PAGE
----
(Part 5) Harry Potter and the Goblet of Fire
After the big leap forward that was Prisoner of Azkaban, Goblet of Fire marks an unfortunate step backwards for the Potter franchise. The Goblet of Fire was the sole Potter outing for English director Mike Newell and it’s fair to say he was hindered majorly by the sheer size of the source material. The Goblet of Fire book was twice the length of its predecessor, The Prisoner of Azkaban, and as a result large portions of the Goblet film feel rushed and under-developed. There also seems to be far less adventure going on in this outing as the focus is squarely on both teenage tribulations and the tri-wizard tournament. It’s only towards the film’s end that we are thrust back into the broader Potter saga with the arrival of Big Vol.
To try and accurately summarise the plot of this gargantuan film would take up a great deal of room and let’s face it, neither of us want that. So I’ll keep it as brief as I can. The movie starts at the Quidditch World Cup which gets rudely interrupted by an army of Death Eaters (Voldemort’s minions) and everyone is forced to flee. Returning for their fourth year, the usual gang are joined by students of two other schools of wizardry and withcraft from France and Bulgaria thanks to Hogwarts being selected to host that year’s Tri-Wizard Tournament. This perilous contest sees a wizard from each of the three schools undertake a trio of dangerous challenges in order to be crowned the winner. The three school champions are selected by the titular Goblet of Fire once all hopeful candidates have dropped their name into its flame. The Hogwarts representative is Cedric Diggory, a talented older wizard from Hufflepuff house. This year though, the goblet unexpectedly picks a fourth contestant in the bespectacled guise of Harry Potter. This causes much grumbling and suspicion amongst the other students as he is meant to be too young to take part (over 17’s only). The vast majority of the story then follows the Tri-Wizard Tournament and its various deadly tasks. The three amigos are also noticeably older in this film and all of a sudden hormones are racing everywhere. Harry and Ron start noticing girls, Hermione nabs her self a fella and teenage angst is never far away. At the film’s climax, the contestant are involved in the final tournament challenge which is a dangerous maze containing the hidden Tri-Wizard cup. Harry and Cedric both reach the cup simultaneously, but upon touching it they are transported to a murky graveyard where Peter Pettigrew and Voldemort are waiting for them.
Wow, that was actually surprisingly easy. In retrospect, it’s not as hard as you may think to summarise Goblet of Fire because, well, not that much of relevance really happens. The vast majority of the film revolves around a glorified sports day and teenage brooding that is so cliché it should really be called Harry Potter: the Hollyoaks years. The tournament itself has some exciting enough set-pieces, but you are constantly waiting for something truly important to happen. The focus shifts away from the big battle between the forces of good and evil and instead focuses on the personal relationships between the young students, which frankly are nowhere near as entertaining.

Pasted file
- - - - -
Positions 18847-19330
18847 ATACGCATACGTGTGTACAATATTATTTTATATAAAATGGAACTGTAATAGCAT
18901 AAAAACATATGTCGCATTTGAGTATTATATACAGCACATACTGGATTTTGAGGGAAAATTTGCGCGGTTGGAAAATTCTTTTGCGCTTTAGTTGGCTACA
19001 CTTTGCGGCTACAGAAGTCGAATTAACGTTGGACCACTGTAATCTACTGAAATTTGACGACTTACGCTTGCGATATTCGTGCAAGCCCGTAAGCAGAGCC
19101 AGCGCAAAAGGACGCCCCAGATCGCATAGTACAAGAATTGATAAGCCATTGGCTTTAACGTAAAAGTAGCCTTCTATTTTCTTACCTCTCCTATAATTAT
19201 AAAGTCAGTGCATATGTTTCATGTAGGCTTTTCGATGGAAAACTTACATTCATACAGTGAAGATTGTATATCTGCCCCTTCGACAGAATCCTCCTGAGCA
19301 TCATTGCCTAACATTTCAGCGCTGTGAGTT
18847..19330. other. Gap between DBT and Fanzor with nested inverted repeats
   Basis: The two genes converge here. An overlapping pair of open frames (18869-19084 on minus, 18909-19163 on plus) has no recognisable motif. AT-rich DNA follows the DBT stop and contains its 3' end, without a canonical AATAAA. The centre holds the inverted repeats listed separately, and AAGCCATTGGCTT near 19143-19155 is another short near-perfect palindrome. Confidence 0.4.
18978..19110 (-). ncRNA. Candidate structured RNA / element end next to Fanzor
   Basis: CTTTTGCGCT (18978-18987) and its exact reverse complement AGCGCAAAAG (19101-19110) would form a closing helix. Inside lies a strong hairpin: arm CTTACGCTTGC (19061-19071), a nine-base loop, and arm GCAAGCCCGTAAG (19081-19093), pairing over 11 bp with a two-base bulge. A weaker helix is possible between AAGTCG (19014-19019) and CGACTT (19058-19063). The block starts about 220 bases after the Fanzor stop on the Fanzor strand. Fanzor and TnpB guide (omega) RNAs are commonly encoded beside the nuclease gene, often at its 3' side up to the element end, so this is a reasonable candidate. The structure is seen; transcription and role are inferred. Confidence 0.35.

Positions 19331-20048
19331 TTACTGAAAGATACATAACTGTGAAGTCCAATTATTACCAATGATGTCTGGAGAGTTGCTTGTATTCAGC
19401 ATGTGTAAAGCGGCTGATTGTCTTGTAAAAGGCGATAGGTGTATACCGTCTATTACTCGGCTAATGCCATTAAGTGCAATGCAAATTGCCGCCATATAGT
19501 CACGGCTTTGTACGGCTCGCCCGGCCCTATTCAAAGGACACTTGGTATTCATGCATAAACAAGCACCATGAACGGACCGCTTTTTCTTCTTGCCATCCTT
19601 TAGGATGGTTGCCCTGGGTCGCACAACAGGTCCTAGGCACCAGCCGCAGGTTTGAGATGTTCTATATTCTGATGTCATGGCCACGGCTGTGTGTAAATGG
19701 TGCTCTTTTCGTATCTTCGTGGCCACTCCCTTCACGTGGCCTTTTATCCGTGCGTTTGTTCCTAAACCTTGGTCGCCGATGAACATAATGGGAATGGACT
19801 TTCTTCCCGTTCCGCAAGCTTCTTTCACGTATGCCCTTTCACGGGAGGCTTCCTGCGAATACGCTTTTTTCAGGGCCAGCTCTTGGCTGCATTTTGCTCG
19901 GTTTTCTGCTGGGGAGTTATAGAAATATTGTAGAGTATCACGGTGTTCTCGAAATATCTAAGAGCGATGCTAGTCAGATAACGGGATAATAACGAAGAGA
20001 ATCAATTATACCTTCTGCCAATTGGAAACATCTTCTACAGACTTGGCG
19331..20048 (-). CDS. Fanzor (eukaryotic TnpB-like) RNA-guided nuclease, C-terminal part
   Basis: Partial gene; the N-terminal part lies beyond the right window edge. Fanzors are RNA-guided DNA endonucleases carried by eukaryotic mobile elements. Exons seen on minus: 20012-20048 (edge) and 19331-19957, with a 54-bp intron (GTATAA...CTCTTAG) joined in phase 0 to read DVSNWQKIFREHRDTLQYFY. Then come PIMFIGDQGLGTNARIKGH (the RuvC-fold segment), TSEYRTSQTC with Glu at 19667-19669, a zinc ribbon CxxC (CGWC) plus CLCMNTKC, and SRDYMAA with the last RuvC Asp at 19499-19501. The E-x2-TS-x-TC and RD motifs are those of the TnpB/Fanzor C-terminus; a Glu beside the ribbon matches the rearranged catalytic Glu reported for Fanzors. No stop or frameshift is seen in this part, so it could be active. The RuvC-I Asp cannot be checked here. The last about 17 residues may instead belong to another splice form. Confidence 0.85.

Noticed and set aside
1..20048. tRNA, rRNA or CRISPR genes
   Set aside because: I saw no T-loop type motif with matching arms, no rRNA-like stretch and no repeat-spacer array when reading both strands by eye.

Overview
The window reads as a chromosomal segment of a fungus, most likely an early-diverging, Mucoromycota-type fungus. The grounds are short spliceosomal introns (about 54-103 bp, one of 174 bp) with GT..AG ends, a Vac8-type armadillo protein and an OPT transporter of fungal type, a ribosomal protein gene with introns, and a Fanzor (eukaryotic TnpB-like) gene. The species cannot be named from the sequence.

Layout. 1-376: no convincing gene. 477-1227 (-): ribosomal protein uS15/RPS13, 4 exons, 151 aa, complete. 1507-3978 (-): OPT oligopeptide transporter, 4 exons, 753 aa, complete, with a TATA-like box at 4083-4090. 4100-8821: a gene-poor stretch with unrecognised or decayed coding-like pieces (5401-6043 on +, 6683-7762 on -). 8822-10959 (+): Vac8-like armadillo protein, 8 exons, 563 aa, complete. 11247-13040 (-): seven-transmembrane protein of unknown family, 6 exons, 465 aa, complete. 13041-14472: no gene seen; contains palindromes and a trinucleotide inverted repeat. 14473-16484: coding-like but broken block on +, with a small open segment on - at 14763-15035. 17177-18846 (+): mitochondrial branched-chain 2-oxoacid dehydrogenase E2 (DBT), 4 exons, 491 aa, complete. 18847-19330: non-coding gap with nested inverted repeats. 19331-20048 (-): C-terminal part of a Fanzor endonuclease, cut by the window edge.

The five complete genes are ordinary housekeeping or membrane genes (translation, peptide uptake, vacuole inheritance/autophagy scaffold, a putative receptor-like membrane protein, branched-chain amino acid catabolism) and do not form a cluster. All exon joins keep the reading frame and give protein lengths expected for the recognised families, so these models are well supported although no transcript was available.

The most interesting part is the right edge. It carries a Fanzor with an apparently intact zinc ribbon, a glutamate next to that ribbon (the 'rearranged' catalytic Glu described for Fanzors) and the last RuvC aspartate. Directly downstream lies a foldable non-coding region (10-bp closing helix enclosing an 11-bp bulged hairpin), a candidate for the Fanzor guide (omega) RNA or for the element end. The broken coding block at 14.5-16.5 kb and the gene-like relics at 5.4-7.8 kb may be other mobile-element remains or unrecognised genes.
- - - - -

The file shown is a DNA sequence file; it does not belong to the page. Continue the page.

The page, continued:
The movie opens at the Quidditch World Cup and there seems to be some confusion here as to who the wizards support. The gaggle of Weasley’s, Harry and Hermione all seem to support either Ireland (bloody Plastic Paddies) or Bulgaria, to the point that they have all invested in gawdy hats and scarves in their chosen team’s colour. What about the three lions ay? Get behind the lads Harry. Back the bid. Quidditch is coming home and you’re busy cheering on some stoic Eastern European manchild. The World Cup scenes could have been a really exciting sequence, but they’re far too rushed and we never even get to see any international Quidditch being played. The Death Eater attack is pretty intense, but even that is over far too soon. Right from the outset, the director was clearly pushed for time.
The central focus of the film is the extravagant Tri-Wizard Tournament which for me is excessively treacherous even by Hogwarts’ relaxed standards. The arrival of the siren-esque beauties from France (oohhhhhh Hermione doesn’t like them, does she? You can almost see her muttering “sluts” under her breath when they glide in) as well as the stereotypically muscular and tough Bulgarians, means an even greater number of teenagers under one roof. More on the problems this can cause later. The Tournament itself is really quite dangerous. I’d go as far as to say needlessly dangerous. Surely in tournaments gone by there’s been a fairly high mortality rate that raises serious health and safety issues. The first challenge has the champions fighting dragons for Christ’s sake. DRAGONS! Do the parents of Hogwarts pupils know this is what goes on at their kid’s school? The next round sees the participants thrown into a lake for an hour whilst their friends are used as live bait. Whatever happened to a good old fashioned egg and spoon race? Maybe go….. wheelbarrow race, egg and spoon and then finish with a bit of three-legged fun? This would still present them with a challenge as well as a far lower risk of accidental death. Despite some impressive set-pieces, the Tournament as a whole is a bit of a dud for me. Mike Newell is of course constrained somewhat by the source material he has to work from. After all, I assume the focus of the book is the Tournament as well. Yet it is still his job to make the tournament exciting and compelling and an alternative to the usual Hogwarts-based mystery that the other three films had thus far centred upon. He completely fails to do this for me and the Tri-Wizard Tournament seems completely out of step with the rest of the Potter Universe.